Autists teach you more than you can really teach them

What do most people think when they hear autism? Rain Man. Yes, that’s right. Rain Man may now be 29 years old, but the image of Dustin Hoffman’s Raymond calculating at lightning speed has stuck around. More recently, Sheldon Cooper from the sitcom The Big Bang Theory could be said to fall in the autism spectrum.

But how much do we really know about autism? UC’s Diversity Festival 2017 was kicked off with a film screening and discussion (The Hunting Ground); and a talk titled ‘Understanding the Autism Spectrum’ by Dr Dean Sutherland, senior lecturer at the Communications Disorders Unit. At the heart of Dr Sutherland’s talk which I attended, was really an effort to understand how much we know and why we need to be more understanding, accepting and inclusive of those who fall into the autism spectrum.

We need to make the “different” more “comfortable.” Why? “Because they teach you more than you teach them,” said Dr Sutherland. “I prefer calling it a condition or a way of living because “disorder” sometimes has a negative connotation to it. The autism spectrum is not so much of a linear spectrum as we imagine the colour spectrum,” he added. Dr Sutherland also showed the audience a Ted Talk by Rosie King which I would recommend you to watch:

Here are things I learned about autism:

  1. In order for autistic children to make friends, finding common interests becomes a critical element in the support. Educational systems can improve if they understand how to teach children with autism.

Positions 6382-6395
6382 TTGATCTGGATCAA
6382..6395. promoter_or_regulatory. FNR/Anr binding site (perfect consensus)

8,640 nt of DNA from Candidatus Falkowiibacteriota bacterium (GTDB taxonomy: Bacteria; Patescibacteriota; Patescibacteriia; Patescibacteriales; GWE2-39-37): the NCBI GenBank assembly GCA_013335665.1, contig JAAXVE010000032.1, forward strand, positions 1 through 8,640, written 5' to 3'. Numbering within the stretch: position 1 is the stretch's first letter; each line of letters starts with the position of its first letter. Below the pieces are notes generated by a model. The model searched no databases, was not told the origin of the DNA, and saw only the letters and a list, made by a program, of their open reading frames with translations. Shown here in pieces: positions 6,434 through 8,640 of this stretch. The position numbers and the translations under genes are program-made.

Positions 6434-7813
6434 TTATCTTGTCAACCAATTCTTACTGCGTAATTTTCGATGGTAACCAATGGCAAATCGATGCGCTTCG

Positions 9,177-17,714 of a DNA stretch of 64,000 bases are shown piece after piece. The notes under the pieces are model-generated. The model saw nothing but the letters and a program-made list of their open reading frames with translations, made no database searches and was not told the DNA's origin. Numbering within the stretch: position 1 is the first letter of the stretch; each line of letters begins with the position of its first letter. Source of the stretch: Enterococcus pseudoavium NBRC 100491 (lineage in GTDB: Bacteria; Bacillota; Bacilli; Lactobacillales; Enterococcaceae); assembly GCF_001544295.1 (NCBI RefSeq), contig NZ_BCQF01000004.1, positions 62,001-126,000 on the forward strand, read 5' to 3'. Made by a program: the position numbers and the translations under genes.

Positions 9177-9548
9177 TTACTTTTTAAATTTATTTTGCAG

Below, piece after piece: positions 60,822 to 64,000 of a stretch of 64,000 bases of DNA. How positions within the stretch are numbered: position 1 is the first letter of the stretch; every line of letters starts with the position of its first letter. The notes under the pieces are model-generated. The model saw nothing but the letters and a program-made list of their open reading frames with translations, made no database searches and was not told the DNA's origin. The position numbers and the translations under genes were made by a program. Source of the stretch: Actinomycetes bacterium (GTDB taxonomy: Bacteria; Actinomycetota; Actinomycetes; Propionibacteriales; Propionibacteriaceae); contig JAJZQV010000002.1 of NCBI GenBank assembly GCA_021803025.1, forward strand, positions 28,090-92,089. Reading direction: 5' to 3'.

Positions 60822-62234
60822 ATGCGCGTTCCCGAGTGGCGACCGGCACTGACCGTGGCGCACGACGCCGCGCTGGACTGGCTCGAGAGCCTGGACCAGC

2. Autists can pick up things which non autistic people are completely oblivious to. Non-autistic people learn how to drown out background noise like that of the pens clicking or the fan rotating, but some people with autism can be greatly affected by the tiniest of sounds or actions which affect their senses. This sensory overload causes a significant disturbance to them.
  3. While non autistic people use idioms and phrases without thinking twice, people with autism have a tendency to take things literally.
  4. What’s good for kids with autism is usually good for all kids (in terms of learning.)
  5. Some people with autism will find it easy to get a job but the daily routine, the social demands of a job, its norms and conversations may get challenging. This is where joining clubs and societies with special interests may be a great way to support people.

And last but not the least, one can always seek help and support at AspieHelp, AutismNZ, UC’s Psychology Centre and Student Care!

Written by Sneha Johari

Diversity Fest: Out and Proud Dance Party

Out and Proud Final poster

Out and Proud Dance Party
Friday 4 August 2017, 8pm – 11.45pm
The Foundry – 90 Ilam Road

Get frothing at the Foundry for an LGBT+ dance party, this will be an epic night including an on-site bar, some ridiculous DJ skills, and fabulous drag queens courtesy of Christchurch Pride. More information here>

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